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Reasons to Be Pretty

The Geffen Playhouse stages a battle of the sexes by Neil LaBute.

Sean Hatosy as Greg and Amber Tamblyn as Steph in Neil LaBute's Reasons to Be Pretty, directed by Randall Arney, at the Geffen Playhouse in Los Angeles.
(© Michael Lamont)

Reasons to Be Pretty, Neil LaBute's only play to be mounted on Broadway, asks very few questions about its characters, leaving the audience to fill in the blanks — and not always in the characters' favors. The play leaves you longing for more depth from the script, but luckily the talented actors at the Geffen Playhouse shed light on their roles despite the murkiness of the text.

The play opens during the final moments of Greg and Steph's tumultuous four-year relationship. A random unintentional comment about her attractiveness sets Steph (Amber Tamblyn) on a tirade of four-letter words. Greg (Shawn Hatosy), chronically suffering from foot-in-the-mouth disease, only enrages Steph further with his nonanswers and rationalizations. So she moves out of their apartment and takes his car.

After Steph's departure, Greg returns to work at his late-shift, dead-end job at Costco with his best bud, Kent (Nick Gehlfuss), and Kent's beautiful wife, Carly (Alicia Witt). It was Carly, Steph's best friend, who had originally revealed Greg's offensive quip to Steph. As a result, the tension between her and Greg in the workplace has become increasingly uncomfortable.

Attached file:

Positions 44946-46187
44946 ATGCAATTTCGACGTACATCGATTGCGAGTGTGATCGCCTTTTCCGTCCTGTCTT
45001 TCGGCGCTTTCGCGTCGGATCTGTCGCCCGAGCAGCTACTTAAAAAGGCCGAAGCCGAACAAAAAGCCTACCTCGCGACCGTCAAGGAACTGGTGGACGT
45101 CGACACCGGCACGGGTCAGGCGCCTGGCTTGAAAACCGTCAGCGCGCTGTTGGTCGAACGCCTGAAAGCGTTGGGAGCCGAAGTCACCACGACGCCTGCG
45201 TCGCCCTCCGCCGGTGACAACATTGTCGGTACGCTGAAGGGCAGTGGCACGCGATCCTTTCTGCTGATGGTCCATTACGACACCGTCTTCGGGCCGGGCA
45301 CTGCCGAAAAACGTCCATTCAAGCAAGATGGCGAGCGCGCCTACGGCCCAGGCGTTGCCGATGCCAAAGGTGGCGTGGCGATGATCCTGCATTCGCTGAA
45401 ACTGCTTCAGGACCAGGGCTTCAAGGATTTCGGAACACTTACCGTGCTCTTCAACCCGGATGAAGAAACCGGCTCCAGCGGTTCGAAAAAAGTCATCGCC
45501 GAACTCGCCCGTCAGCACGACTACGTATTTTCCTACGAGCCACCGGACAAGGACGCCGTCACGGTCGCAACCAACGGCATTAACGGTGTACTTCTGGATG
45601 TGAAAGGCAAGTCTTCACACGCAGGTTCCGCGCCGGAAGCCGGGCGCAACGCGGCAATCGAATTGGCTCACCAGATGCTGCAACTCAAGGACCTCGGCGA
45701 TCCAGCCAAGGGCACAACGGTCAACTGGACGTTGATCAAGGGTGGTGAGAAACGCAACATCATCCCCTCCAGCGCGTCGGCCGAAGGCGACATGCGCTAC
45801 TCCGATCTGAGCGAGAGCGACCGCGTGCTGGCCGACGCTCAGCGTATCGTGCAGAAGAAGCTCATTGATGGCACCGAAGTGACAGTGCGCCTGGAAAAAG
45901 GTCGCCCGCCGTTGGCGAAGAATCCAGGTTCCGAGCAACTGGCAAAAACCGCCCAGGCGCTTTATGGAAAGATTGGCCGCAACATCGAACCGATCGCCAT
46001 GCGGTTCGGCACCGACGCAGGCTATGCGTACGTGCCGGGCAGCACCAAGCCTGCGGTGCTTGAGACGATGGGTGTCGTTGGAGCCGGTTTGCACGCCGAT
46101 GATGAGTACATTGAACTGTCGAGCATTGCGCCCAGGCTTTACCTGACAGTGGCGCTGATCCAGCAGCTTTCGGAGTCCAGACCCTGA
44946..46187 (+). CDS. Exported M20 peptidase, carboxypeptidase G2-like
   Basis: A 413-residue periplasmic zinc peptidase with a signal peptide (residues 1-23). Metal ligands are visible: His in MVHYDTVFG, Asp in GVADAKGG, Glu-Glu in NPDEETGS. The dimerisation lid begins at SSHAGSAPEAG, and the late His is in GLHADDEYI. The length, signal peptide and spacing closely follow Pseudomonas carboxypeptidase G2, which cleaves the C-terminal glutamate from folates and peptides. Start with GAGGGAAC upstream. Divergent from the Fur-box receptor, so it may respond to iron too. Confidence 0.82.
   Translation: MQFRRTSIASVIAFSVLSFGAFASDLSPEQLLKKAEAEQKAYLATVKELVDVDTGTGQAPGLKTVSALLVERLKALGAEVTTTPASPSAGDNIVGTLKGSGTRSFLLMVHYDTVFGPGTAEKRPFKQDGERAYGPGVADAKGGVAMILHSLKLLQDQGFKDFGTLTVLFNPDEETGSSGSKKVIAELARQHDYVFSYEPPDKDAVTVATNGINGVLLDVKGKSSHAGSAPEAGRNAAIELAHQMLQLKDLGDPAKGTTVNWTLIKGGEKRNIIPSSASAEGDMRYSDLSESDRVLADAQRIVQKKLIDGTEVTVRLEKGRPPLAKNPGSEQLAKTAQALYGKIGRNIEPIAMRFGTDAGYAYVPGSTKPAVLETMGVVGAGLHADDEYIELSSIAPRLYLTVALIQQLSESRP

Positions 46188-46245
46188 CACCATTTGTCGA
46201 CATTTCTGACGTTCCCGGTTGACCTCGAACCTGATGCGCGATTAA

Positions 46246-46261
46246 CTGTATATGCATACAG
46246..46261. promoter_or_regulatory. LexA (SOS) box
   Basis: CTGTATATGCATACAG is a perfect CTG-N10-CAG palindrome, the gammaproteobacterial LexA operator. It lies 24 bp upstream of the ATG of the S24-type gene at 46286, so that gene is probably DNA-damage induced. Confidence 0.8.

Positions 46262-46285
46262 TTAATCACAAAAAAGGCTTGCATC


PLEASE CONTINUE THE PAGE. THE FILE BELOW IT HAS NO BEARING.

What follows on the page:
LaBute's treatise on America's obsession with beauty tries to provide complex characters, but even though the individuals may be realistic, they're not very interesting. Greg, while incredibly literate, reading from the likes of Poe, Swift, and Hawthorne, is incapable of stringing together a sentence. So while Greg's literacy seems superior, the audience is left wondering if he comprehends what he reads. Is Greg actually very smart but lazy when it comes to speaking, or does he hide a small-minded mentality behind the names of great thinkers? The play glosses over this major character trait. The audience also has little context for the central relationship of Greg and Steph, whom we first meet in the middle of their breakup. Even the offensive comment that surrounds the dissolution of their relationship is hearsay, making it difficult to judge who is in the wrong.

But because of the cast's talent and keen understanding of LaBute's cold prose, this production ultimately succeeds. Director Randall Arney likely worked closely with the actors to build backstories and motivations for their ugliest moments of rage. Hatosy brings warmth and earnestness to Greg. You sense from the actor that Greg wants to be noble but keeps getting into trouble because he does not know how to communicate. Tamblyn, a sensitive actress, adds a vulnerability to Steph, softening her harsh lines so that the audience roots for her. Gehlfuss, playing the ugliest character, with seemingly no redeeming values, is appropriately thuggish. Witt takes a monologue that on the surface is filled with clichés about attractive people imprisoned by their beauty and instills it with desolation.

Lighting designer Daniel Ionazzi sets the scene with harsh big-box store lighting contrasted with, for some scenes, the warmth of a swanky Italian restaurant. Set designer Takeshi Kata seamlessly glides several locations on and off stage and has meticulously decorated the Costco break room in a way that is wholly authentic.

Whether audiences appreciate the dialogue of Reasons to Be Pretty, this production at the Geffen presents it with nuance. The actors, more than the prose, can be credited for leaving the audience with the only traces empathy. And witnessing that is a thing of beauty.